“I hate curling my hair this much. I travel non-stop, give speeches at the Rotary Club and have a huge conference call with all the 52 Miss America girls,” she about a day in the life being Miss Tennessee.
Being a Miss America contestant is not all about looks and talent, either. She said 35 percent of a contestant's score is a private interview with a panel of judges.
“You're quizzed on how well you're prepared for the job,” said Lewis, “and graded on your uniqueness and how personable you are. The title of Miss America is not only a public performer, but a spokeswoman. You have to present that you're legit. Every single girl has a platform, plus you have to dedicate time for a charity.”
Lewis' platform is Children's Miracle Network, which funded medical care for her when she was a child and severely broke her arm at a time when her family was struggling with medical bills from her father's cancer treatments and a newborn boy in the home.
She said actively competing in beauty pageants throughout Tennessee has allowed her to figure out who she is and set future goals.
“Hayley would always ask me, 'what can I do better?'” wrote Truman High School theater teacher Ron Meyer. “You don't hear that from a lot of high school kids. She wanted to do the best that she could do and was never a 'prima donna.'”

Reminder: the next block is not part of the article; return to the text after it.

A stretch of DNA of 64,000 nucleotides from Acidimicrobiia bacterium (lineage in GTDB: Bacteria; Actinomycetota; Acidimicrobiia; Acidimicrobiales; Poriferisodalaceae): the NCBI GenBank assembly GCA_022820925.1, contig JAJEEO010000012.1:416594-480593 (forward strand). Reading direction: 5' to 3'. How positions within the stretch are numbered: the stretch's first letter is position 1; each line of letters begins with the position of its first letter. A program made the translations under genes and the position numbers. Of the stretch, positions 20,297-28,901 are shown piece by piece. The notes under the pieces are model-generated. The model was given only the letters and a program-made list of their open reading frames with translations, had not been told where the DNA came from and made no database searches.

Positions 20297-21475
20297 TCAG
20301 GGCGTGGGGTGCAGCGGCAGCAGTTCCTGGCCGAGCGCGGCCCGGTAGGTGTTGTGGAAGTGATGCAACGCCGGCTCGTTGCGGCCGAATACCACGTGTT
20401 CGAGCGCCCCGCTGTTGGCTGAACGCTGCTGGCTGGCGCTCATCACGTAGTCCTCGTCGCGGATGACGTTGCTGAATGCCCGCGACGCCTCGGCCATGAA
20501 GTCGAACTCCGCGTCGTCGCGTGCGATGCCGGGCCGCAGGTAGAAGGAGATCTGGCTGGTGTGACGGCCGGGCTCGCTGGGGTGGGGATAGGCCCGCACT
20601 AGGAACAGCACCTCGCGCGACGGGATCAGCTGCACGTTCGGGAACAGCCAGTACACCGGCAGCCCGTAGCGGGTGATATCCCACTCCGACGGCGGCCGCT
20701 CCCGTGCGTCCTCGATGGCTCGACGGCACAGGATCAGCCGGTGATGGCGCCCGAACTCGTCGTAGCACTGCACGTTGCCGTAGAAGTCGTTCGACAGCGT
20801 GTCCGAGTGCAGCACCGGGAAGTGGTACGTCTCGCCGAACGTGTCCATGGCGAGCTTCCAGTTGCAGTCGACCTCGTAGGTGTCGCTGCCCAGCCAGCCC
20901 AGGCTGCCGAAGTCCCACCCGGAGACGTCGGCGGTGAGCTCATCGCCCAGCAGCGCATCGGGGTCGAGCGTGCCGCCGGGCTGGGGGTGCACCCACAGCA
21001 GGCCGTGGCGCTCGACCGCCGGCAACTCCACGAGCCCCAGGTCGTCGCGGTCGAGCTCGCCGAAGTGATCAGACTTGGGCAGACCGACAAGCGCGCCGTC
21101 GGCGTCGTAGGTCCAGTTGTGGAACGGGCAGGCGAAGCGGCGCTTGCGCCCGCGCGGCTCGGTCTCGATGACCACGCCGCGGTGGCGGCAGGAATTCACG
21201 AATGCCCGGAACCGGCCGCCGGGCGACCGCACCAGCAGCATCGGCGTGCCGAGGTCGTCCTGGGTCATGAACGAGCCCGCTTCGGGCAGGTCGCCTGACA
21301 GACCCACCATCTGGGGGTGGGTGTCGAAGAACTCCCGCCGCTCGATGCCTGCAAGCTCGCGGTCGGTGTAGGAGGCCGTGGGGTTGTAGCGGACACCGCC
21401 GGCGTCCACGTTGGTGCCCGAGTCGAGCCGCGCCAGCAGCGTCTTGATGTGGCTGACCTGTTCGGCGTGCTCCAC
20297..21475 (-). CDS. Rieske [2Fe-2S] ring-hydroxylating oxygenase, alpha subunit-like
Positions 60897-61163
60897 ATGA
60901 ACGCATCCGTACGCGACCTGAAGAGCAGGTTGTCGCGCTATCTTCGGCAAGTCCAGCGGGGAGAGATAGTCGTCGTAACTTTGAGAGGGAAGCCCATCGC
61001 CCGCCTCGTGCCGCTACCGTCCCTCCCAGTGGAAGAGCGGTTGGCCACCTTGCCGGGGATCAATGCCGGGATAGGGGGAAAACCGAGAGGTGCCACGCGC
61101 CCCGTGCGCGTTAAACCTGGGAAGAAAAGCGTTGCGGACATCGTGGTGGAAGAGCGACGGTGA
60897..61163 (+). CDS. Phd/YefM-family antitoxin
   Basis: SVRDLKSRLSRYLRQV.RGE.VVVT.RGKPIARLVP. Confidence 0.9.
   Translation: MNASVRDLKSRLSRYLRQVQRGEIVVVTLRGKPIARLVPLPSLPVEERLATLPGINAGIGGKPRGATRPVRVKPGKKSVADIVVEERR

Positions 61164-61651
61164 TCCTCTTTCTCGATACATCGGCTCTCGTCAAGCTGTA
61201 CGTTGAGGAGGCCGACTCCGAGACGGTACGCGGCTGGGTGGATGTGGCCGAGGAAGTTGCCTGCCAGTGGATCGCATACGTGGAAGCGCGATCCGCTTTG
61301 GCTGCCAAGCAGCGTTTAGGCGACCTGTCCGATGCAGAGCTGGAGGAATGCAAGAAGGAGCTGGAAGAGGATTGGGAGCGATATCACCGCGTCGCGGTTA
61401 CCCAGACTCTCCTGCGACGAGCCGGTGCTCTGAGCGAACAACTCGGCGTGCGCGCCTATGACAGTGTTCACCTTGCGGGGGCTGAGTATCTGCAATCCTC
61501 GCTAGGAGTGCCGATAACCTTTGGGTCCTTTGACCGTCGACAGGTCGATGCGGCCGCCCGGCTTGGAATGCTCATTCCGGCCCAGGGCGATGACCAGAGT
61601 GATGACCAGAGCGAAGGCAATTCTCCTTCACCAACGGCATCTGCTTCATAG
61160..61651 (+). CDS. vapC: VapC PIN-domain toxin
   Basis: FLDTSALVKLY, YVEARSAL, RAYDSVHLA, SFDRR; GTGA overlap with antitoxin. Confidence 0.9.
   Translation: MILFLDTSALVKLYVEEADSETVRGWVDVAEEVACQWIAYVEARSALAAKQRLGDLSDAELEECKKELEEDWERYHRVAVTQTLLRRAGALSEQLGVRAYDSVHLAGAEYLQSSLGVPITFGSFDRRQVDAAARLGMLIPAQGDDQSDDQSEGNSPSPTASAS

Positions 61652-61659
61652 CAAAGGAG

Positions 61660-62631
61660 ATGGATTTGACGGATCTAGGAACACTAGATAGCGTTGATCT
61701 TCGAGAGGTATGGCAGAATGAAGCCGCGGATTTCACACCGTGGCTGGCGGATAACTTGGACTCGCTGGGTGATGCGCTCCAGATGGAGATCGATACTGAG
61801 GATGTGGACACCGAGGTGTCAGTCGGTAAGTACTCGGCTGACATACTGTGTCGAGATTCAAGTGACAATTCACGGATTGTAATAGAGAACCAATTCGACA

Lewis plans to return to Belmont University to finish up her degree in business with emphasis in the music industry after competing in the Miss America pageant. Her career goal is to fuse her two passions, non-profit organization fundraising and country music, by becoming an event planner.
“I don't want to be a performer,” said Lewis, who will sing a contemporary ballad, “I Who Have Nothing” for the talent portion of the Miss America contest. “I want to incorporate non-profits and the music industry.”
She added what inspired her to pursue this profession was previously raising awareness through Relay For Life when her father was diagnosed with cancer.
As for those who aspire to become the future Miss America or a beauty pageant winner, Hayley said the girls who want to compete need to make their own decision and make sure you are pursuing it for the right reasons rather than just because your mom or family want you to become a beauty queen.
“It's a job, not a title,” she said. “Make sure you like kids and are very adaptable. You need to have a head on your shoulders.”
Should you decide to actively compete in pageants, the benefits are numerous, she added. Not the least of the benefits is the thousands of dollars in scholarship money she has been awarded so far.
“This has opened doors I never thought possible,” said Lewis on being Miss Tennessee. “Regardless of being a resume builder, it catapults you into these social circles, such as the board of directors in non-profits.
Hayley says her family is thrilled about her competing in Miss America, although her dad is not too fond of her in 5-inch heels walking around in a bikini. “It's been a huge journey so far. They're so excited and proud and provided nothing but support.”
You can watch Hayley Lewis compete for the Miss America title on television Sept. 14.
“With Hayley, you're getting the 'real deal,” Meyer wrote. “She's beautiful, talented, kind and hard-working - the perfect combination.”
You can see Hayley Lewis in these YouTube videos.
Post pageant video
Presentation at the Jackson Exchange Club